Today, ARM Holdings is a $1.5 billion company with +15% year-to-year growth, nice financials (such as 96.7% gross margin), and a 46.7% operating margin….
15 billion ARM-based chips for $1.5 billion revenue means that, on average, ARM gets a licensing revenue of 10 cents per chip, and spends a little less than of half of that, 4.7 cents, to generate such revenue. It sure beats today’s Windows PC business and its measly 5% to 7% operating margins in the best of cases.
There’s some proper, and surprisingly concise deal analysis over there:
While growth has come from the IoT, ARM’s resurgence in recent years – and Intel’s opposite trajectory – have been the result of the London company’s dominance in mobile devices. (In 2015, “45% of the ARM-based chips went into mobile devices.”) The so-called Wintel monopoly carried both of those parties to valuations that ARM never approached, but as mobile steadily eroded PC spend ARM’s low power designs found success on both of the most successful mobile platforms. Both Apple’s iOS devices and Android’s array of hardware are either exclusively or nearly so ARM-based.
Check out the rest!
Meanwhile, from John Abbott at 451 Research:
- ARM “generated less than $1.5bn in revenue last year and has only 3,300 employee”
- “SoftBank will pay 20.9x trailing revenue for ARM. That’s the first time any company has cracked the 20x mark in a $1bn-plus chip acquisition.”
- ARM “holds a 40% share in consumer goods, 30% in embedded intelligence, 15% in network infrastructure and 10% in automotive.”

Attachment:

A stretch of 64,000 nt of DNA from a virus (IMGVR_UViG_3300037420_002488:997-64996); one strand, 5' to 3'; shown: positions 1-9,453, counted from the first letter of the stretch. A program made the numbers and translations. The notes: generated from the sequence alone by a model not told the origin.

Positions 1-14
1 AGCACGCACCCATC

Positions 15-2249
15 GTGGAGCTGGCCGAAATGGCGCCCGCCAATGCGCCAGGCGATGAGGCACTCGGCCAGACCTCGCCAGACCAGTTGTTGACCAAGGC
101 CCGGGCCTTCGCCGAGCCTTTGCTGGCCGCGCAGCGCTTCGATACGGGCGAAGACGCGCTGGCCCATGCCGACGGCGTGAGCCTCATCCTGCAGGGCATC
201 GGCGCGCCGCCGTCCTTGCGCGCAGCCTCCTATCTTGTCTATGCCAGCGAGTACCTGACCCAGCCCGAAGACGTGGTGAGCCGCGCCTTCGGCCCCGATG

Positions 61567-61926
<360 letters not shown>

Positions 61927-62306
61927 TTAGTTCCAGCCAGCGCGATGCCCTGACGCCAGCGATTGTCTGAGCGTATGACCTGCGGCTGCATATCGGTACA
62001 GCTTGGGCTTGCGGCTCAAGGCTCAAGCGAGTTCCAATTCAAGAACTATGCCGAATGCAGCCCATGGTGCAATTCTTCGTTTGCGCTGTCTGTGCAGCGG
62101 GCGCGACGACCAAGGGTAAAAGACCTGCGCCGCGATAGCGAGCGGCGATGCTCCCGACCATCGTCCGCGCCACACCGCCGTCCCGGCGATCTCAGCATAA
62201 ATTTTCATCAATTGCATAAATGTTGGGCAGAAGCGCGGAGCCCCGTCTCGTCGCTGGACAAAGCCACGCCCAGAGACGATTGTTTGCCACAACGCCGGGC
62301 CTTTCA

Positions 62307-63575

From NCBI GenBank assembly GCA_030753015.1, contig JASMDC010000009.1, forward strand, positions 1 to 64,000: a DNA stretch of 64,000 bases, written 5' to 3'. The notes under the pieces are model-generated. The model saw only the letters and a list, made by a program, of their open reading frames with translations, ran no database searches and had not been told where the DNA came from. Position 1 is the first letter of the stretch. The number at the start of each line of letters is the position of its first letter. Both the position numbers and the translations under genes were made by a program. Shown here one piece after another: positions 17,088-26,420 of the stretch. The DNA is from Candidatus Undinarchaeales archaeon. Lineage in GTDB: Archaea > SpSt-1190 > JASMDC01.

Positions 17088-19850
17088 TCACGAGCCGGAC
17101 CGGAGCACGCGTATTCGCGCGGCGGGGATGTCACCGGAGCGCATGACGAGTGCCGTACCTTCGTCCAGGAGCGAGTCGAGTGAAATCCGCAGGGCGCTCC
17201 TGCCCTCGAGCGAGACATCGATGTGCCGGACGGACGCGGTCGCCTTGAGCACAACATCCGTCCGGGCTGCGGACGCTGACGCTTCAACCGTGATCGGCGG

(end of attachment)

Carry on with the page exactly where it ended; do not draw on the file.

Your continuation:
- “Revenue reached $1.49bn in 2015, up 15% from the previous year, with a net profit of $360.7m.”
- Read more for his overall sentiment, which is basically: SoftBanks’ money and reach can fuel faster marketshare growth in these convert all the toasters to IoT grills times. checks out.
Shankland covers it well. In summary: more memory, speed of course, and the possibility of sync’ing up with laptops. Also, this one of those things that could turn into nasty technical debt if don’t transition early enough.
As Galen Gruman puts it, going to 64 bit:
sets the stage for Apple devices to replace PCs in the next few years, removing one of the performance caps in current models. (ARM, which designs the basic architecture used by Apple and others, is moving to 64-bit designs as well, but for servers first. So the 64-bit A7 is Apple’s early move on that trend in the mass market ARM isn’t focused on.) The performance gap between an iPad and a PC is already not that great; I bet it will disappear in a couple years.